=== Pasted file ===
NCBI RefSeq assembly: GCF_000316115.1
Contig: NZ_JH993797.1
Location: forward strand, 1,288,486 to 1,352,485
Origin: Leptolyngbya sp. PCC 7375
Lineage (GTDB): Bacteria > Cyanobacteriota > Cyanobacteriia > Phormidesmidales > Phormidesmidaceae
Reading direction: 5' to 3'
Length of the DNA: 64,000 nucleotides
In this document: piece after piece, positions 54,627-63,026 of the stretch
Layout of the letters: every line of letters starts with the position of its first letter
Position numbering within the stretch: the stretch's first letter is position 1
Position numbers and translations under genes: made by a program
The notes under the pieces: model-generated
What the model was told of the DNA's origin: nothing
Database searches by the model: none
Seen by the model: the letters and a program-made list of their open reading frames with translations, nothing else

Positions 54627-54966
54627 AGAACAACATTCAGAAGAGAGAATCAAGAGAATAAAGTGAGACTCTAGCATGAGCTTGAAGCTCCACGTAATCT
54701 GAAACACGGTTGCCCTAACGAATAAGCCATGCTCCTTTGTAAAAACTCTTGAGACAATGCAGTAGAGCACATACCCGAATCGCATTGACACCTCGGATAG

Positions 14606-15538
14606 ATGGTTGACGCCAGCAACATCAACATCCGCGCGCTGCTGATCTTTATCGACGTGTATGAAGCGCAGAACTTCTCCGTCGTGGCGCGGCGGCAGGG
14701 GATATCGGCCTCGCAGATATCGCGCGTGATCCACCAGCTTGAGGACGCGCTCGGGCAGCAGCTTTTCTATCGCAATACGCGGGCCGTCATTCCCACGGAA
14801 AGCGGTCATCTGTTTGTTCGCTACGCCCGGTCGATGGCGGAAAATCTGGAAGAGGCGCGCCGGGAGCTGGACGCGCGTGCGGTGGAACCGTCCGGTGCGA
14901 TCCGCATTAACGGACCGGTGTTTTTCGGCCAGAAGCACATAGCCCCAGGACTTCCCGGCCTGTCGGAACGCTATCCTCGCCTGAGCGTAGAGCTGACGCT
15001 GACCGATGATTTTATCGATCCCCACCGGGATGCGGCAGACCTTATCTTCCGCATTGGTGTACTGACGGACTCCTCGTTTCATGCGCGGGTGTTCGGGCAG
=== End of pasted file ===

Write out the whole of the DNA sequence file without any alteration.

NCBI RefSeq assembly: GCF_000316115.1
Contig: NZ_JH993797.1
Location: forward strand, 1,288,486 to 1,352,485
Origin: Leptolyngbya sp. PCC 7375
Lineage (GTDB): Bacteria > Cyanobacteriota > Cyanobacteriia > Phormidesmidales > Phormidesmidaceae
Reading direction: 5' to 3'
Length of the DNA: 64,000 nucleotides
In this document: piece after piece, positions 54,627-63,026 of the stretch
Layout of the letters: every line of letters starts with the position of its first letter
Position numbering within the stretch: the stretch's first letter is position 1
Position numbers and translations under genes: made by a program
The notes under the pieces: model-generated
What the model was told of the DNA's origin: nothing
Database searches by the model: none
Seen by the model: the letters and a program-made list of their open reading frames with translations, nothing else

Positions 54627-54966
54627 AGAACAACATTCAGAAGAGAGAATCAAGAGAATAAAGTGAGACTCTAGCATGAGCTTGAAGCTCCACGTAATCT
54701 GAAACACGGTTGCCCTAACGAATAAGCCATGCTCCTTTGTAAAAACTCTTGAGACAATGCAGTAGAGCACATACCCGAATCGCATTGACACCTCGGATAG

Positions 14606-15538
14606 ATGGTTGACGCCAGCAACATCAACATCCGCGCGCTGCTGATCTTTATCGACGTGTATGAAGCGCAGAACTTCTCCGTCGTGGCGCGGCGGCAGGG
14701 GATATCGGCCTCGCAGATATCGCGCGTGATCCACCAGCTTGAGGACGCGCTCGGGCAGCAGCTTTTCTATCGCAATACGCGGGCCGTCATTCCCACGGAA
14801 AGCGGTCATCTGTTTGTTCGCTACGCCCGGTCGATGGCGGAAAATCTGGAAGAGGCGCGCCGGGAGCTGGACGCGCGTGCGGTGGAACCGTCCGGTGCGA
14901 TCCGCATTAACGGACCGGTGTTTTTCGGCCAGAAGCACATAGCCCCAGGACTTCCCGGCCTGTCGGAACGCTATCCTCGCCTGAGCGTAGAGCTGACGCT
15001 GACCGATGATTTTATCGATCCCCACCGGGATGCGGCAGACCTTATCTTCCGCATTGGTGTACTGACGGACTCCTCGTTTCATGCGCGGGTGTTCGGGCAG